It is 3am. Even now the temperature in the bedroom is between stifling and unbearable. A hot little body is jammed up against me, arms around my neck, snuffling slightly. A poorly boy.
Around 4am he finally falls back to sleep and I creep groggily back to my own bed. It’s already beginning to get light outside. I side in and out of a stuffy doze until 5:45 when he is back, clutching a cuddly toy and looking unwell but unfortunately wide awake. No rest for the wicked. We get up.
This is where home and work really collide, but today is an easy one. There are no meetings to rearrange, no complex negotiations with the husband about who can do what part of the nursemaid duty. Today – as most days – I have a day of writing fundraising applications ahead of me, and that is a flexible thing. A sick day for an eight-year-old boy, at least in this house, generally involves a lot of lying on the sofa watching too much Star Wars and How to Train Your Dragon, interspersed with short-lived bursts of energy and possibly occasional sleeping. (Though not, unfortunately, for me, despite the disturbed night.) I bring the laptop downstairs to keep him company and hope the phone doesn’t ring.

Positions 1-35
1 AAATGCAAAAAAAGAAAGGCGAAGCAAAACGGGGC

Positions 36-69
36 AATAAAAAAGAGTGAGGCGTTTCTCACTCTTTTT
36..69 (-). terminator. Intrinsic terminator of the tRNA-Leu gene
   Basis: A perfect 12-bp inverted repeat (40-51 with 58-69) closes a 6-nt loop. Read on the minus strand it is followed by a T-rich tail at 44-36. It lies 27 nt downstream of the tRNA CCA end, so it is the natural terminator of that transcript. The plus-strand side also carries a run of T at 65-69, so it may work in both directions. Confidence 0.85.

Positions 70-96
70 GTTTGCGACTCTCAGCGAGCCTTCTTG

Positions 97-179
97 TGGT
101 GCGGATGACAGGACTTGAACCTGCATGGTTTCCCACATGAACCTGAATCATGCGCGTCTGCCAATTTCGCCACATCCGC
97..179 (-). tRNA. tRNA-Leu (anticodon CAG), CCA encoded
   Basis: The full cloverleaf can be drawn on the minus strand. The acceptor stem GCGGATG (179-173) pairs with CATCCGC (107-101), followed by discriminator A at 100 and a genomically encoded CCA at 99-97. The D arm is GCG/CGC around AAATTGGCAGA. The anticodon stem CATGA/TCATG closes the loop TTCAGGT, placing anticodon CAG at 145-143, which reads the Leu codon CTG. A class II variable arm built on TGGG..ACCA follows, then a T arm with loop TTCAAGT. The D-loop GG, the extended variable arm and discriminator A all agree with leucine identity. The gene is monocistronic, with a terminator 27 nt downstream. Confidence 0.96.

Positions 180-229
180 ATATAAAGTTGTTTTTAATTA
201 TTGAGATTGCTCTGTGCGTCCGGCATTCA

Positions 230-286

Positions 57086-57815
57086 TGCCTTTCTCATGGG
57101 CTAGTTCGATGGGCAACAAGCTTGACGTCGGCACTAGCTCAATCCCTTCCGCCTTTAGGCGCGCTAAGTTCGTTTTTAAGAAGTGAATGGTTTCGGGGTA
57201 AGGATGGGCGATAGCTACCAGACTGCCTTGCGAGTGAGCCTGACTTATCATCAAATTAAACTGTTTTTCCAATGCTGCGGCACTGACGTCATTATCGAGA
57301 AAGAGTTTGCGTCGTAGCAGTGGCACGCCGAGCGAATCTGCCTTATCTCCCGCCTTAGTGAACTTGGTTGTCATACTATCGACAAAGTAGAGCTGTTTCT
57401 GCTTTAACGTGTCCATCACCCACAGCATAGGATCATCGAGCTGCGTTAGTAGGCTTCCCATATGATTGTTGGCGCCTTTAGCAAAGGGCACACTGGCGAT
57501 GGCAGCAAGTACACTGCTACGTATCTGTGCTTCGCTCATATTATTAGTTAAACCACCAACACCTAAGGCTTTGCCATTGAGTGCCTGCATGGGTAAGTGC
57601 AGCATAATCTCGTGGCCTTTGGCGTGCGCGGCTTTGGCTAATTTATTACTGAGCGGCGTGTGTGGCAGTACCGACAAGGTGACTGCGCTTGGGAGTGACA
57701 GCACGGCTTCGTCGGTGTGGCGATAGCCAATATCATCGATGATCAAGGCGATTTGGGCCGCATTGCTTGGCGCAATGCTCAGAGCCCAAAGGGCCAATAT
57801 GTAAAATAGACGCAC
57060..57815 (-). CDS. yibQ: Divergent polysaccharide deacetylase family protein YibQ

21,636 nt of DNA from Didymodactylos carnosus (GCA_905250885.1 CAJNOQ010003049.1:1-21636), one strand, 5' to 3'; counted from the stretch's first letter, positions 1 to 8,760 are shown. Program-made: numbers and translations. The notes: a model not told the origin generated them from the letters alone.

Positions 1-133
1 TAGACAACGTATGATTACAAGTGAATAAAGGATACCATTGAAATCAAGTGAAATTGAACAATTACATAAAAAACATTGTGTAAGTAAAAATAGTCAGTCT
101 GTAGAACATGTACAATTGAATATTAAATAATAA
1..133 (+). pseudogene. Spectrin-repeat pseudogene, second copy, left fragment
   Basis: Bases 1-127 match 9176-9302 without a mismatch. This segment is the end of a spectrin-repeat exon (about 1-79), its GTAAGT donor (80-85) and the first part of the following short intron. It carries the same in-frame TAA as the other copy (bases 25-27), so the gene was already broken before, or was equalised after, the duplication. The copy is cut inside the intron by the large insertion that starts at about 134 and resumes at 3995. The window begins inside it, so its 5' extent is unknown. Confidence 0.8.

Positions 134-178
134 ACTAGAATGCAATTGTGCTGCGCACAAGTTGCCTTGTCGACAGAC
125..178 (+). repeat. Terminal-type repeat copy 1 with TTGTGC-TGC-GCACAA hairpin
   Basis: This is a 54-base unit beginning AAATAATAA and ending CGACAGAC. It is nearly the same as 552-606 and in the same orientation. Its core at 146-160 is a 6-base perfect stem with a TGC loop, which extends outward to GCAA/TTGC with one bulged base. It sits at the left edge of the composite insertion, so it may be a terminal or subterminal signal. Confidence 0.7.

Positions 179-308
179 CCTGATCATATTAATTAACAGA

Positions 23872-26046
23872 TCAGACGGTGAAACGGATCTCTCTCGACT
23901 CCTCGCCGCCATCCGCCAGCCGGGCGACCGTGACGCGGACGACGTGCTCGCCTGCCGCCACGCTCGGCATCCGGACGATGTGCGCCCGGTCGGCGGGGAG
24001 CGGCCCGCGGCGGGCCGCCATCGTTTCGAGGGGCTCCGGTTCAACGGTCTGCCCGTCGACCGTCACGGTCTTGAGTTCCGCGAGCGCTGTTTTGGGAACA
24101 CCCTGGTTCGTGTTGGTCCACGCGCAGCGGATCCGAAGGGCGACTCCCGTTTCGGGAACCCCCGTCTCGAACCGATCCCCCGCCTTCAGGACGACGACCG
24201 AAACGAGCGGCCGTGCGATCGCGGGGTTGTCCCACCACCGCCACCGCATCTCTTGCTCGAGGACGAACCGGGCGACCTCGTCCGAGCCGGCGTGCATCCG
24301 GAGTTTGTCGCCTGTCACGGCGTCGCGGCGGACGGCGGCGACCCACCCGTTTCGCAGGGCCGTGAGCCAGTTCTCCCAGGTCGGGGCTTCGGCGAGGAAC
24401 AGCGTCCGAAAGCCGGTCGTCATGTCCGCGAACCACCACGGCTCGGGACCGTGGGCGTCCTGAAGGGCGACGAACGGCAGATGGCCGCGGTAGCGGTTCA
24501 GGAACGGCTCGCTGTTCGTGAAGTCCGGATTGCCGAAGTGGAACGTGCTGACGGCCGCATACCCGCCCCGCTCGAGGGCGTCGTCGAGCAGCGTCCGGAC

Having long ago mastered the art of tuning out the sound of lightsaber duels and dragon racing, it becomes almost just another day in the office. In fact, it’s lovely to have tea breaks replaced by cuddle breaks and breaks to administer drinks of water and any delicacies the invalid can stomach. (Although when the requests for sweeties begin I know it’s back to school tomorrow!) My conscience forces me to take a decent lunch break to spend time with the boy before he develops square eyes. We can play a little if he’s up to it.
The working day actually feels longer and more luxurious when it’s not squashed between school runs. I wouldn’t want it this way every day, for his sake and mine, but it’s a quiet change to the routine and comforting to know that I can easily be there when he needs me.